Diamond worth over 40 million yuan is on display at a department store in Nanning, Guangxi Zhuang autonomous region on November 27, 2006. [Asianewsphoto]
China may soon displace India as the leading diamond processor in the world, thanks to its favorable government policies, vast pool of skilled technicians and robust domestic demand.
In 2004, China was ranked the second largest diamond processor in the world, and since then the industry has been making rapid growth strides.
China has around 80 diamond-processing companies located mainly in Guangdong, Zhejiang and Shandong provinces, employing nearly 60,000 people. Contrast this with India, where nearly 1 million people are involved in the diamond industry, spread across thousands of factories in the country.
In Qingdao the Jinghua diamond processing factory is currently humming with activity as nearly 400-odd technicians design, cut, polish and test different sizes of stones.
Yan Lijie, a technician with diamond processing firm Jinghua, told China Daily that the workers are racing against the clock to ship 2,000 refined diamond units to Belgium.
Added to the din and hustle is the lack of space in the facility. The 2,000-sq-m working area has become extremely crowded with the addition of 50 new employees early this year.
Zhu Xinwei, general manager of Qingdao Jinghua Diamond and Jewelry, told China Daily that the economic recession has not hurt Jinghua's business, and the company is planning to recruit 200 new employees for its eight factories this year, to supplement the present strength of 3,000.
Jinghua is representative of the diamond-processing sector in China. "Although the economic recession has brought down some of the smaller players, a majority of the Chinese companies are still operating smoothly," Zhu said.
Contrast this to the scenario in India. It has been reported that since late last year, more than 2,000 companies have gone bankrupt and nearly 1 million technicians unemployed, after diamond exports nosedived due to the rapid contraction in global demand.
By 2015, China's share of the global diamond processing business could grow to 21.3 percent, while India may see its share fall to 49 percent, from the present 57 percent, said a recent report published by KPMG.
"The market is in an upward trend. In three years, China will surpass India in diamond processing," said Huang Zhaoyong, vice-president, marketing, Y&M Jewelry, a diamond processor.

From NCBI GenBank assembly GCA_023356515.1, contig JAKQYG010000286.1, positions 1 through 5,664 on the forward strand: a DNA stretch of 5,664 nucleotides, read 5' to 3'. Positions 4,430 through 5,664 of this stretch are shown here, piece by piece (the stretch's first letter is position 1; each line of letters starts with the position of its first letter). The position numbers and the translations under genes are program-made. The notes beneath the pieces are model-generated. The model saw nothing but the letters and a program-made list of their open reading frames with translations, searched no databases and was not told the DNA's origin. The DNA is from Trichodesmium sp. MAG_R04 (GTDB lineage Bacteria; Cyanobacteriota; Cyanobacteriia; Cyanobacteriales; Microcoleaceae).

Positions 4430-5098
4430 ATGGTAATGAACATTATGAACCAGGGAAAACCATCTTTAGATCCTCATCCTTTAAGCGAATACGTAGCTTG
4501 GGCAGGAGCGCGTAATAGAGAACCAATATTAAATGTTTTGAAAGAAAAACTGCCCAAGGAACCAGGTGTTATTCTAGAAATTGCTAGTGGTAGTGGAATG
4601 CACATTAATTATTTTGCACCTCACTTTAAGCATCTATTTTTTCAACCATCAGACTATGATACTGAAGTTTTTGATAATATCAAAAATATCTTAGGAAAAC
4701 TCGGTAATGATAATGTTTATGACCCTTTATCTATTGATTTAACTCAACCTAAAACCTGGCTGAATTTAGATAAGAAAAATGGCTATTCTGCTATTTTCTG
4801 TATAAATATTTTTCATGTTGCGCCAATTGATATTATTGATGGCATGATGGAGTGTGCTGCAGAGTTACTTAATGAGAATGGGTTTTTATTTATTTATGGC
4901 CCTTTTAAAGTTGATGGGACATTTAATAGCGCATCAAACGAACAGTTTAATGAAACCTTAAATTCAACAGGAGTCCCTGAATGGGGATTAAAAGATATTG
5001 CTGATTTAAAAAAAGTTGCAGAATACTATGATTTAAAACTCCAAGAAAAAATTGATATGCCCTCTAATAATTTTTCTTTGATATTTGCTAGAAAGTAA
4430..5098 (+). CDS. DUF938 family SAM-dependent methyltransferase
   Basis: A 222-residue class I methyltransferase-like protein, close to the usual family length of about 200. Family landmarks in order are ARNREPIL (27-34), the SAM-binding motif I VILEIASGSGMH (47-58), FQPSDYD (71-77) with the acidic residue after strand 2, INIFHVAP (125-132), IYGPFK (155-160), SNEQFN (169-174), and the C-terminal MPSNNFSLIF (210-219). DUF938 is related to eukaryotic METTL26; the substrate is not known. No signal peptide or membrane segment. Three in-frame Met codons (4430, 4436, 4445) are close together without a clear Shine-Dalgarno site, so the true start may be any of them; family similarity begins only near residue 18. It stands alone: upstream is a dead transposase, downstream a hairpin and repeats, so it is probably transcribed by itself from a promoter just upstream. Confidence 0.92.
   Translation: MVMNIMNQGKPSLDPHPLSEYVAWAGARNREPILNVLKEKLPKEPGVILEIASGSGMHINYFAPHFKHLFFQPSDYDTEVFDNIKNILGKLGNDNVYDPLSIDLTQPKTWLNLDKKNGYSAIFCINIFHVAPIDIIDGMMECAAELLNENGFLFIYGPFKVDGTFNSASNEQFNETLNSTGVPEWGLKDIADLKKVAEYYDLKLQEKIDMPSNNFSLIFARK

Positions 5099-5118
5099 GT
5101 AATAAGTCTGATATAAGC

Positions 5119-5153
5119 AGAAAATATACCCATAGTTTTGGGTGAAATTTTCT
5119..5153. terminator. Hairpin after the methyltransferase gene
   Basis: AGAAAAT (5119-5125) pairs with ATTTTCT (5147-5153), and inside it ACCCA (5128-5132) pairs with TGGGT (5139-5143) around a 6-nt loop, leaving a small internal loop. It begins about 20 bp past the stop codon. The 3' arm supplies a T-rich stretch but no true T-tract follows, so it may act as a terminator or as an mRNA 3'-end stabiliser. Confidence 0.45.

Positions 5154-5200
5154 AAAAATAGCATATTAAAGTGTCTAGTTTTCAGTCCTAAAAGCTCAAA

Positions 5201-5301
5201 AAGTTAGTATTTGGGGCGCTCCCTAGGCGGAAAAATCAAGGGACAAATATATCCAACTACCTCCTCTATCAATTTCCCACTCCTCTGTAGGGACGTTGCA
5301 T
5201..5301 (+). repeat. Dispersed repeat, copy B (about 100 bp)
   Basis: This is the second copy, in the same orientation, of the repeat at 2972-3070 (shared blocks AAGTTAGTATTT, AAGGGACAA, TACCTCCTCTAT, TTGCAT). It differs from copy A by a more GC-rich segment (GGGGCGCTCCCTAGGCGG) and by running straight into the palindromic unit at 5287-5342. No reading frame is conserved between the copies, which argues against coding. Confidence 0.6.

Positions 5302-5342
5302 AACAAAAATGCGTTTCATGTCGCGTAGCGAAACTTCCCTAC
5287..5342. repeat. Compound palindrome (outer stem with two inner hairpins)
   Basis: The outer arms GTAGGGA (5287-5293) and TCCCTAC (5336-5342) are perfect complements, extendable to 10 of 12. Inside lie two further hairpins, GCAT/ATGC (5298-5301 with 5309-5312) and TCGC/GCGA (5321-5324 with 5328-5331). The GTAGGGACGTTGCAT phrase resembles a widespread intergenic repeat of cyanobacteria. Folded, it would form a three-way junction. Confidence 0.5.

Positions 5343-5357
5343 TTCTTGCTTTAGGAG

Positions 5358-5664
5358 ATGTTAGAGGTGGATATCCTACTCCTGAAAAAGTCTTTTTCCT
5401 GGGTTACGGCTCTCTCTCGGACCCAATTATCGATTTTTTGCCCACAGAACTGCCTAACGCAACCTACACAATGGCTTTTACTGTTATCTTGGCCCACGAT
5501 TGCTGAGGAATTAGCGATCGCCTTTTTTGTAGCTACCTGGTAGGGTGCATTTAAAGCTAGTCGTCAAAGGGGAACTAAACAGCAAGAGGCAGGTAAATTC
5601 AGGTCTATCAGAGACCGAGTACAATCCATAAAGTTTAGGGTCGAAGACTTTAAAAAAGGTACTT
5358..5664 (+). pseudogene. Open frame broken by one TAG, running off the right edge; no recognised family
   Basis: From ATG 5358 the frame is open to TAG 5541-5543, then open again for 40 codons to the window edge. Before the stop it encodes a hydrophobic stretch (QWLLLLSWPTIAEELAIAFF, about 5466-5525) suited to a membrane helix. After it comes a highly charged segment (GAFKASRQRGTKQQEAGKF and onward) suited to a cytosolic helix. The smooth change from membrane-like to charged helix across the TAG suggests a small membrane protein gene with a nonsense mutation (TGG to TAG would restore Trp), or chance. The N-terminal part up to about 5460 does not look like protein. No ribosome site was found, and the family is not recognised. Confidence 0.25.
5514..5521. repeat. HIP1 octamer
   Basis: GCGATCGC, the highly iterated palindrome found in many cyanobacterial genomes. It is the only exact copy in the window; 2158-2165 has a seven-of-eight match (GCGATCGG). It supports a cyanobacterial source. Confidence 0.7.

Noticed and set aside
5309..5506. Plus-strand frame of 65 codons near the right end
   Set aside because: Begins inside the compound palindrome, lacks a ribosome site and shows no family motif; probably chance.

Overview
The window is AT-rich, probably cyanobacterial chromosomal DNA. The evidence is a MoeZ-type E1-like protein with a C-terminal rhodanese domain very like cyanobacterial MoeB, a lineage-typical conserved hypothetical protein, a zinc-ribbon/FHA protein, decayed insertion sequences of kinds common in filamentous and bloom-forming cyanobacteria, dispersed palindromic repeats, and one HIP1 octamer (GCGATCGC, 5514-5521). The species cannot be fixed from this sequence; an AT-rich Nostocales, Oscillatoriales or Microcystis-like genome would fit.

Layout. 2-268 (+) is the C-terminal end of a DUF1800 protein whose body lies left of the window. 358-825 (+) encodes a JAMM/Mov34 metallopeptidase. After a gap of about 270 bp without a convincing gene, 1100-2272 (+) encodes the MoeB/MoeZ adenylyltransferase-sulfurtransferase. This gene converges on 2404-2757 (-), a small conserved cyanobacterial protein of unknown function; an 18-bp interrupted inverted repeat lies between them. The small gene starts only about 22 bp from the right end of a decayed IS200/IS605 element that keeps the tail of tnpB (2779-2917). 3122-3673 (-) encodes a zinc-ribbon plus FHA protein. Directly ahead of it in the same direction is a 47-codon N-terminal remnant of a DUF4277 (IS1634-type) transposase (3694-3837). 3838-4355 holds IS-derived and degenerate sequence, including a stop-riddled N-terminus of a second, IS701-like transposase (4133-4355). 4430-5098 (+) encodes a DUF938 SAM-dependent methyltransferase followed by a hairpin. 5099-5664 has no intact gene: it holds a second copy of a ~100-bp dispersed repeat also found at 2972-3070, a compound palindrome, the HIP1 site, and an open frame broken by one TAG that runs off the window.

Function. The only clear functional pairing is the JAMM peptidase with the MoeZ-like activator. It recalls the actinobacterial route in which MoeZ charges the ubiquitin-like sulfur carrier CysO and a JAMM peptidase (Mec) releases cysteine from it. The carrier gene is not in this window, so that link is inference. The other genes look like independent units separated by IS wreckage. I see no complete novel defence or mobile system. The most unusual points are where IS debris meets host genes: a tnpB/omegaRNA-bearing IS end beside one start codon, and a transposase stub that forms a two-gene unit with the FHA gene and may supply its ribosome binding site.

Deng Weiguo, general manager of Aiffany Jewelry, a mid-scale player, agrees that the industry has been gaining ground in the country.
Robust domestic demand for diamonds has also increased the optimism of diamond processors. China is now "the fourth largest diamond consumer worldwide and demand is growing," said Wang Fang, an employee of Gems & Jewelry Trade Association of China.
The diamond trade in China got a major boost in 2006 when the government scrapped value added tax on imported roughs and reduced taxes on polished diamonds from 17 to 4 percent.
According to the Shanghai Diamond Exchange, in 2007, China's refined diamond imports jumped 194 percent year-on-year, to $147 million and it is estimated to have reached $900 million in 2008.
The skill sets of Chinese technicians are also considered to be far more superior to their Indian counterparts. "The diamond processing sector in India has a long history, but their quality is worse than China," said Yan from Jinghua.
Adding to this has been the fact that in recent years, many foreign importers are now sourcing diamonds from Chinese producers rather than India, due the high level of professionalism in the industry here. So much so, many Indian firms are now setting up units here.
"The kind of expertise we need is missing in India," said Mihir Shah, owner of Indian firm Jayam NV which has a factory in Shandong province.
The path, however, is not easy for Chinese processors as their labor costs are still more expensive than India. "The cost of processing one carat in China is $17, compared with $10 in India," said Deng from Aiffany.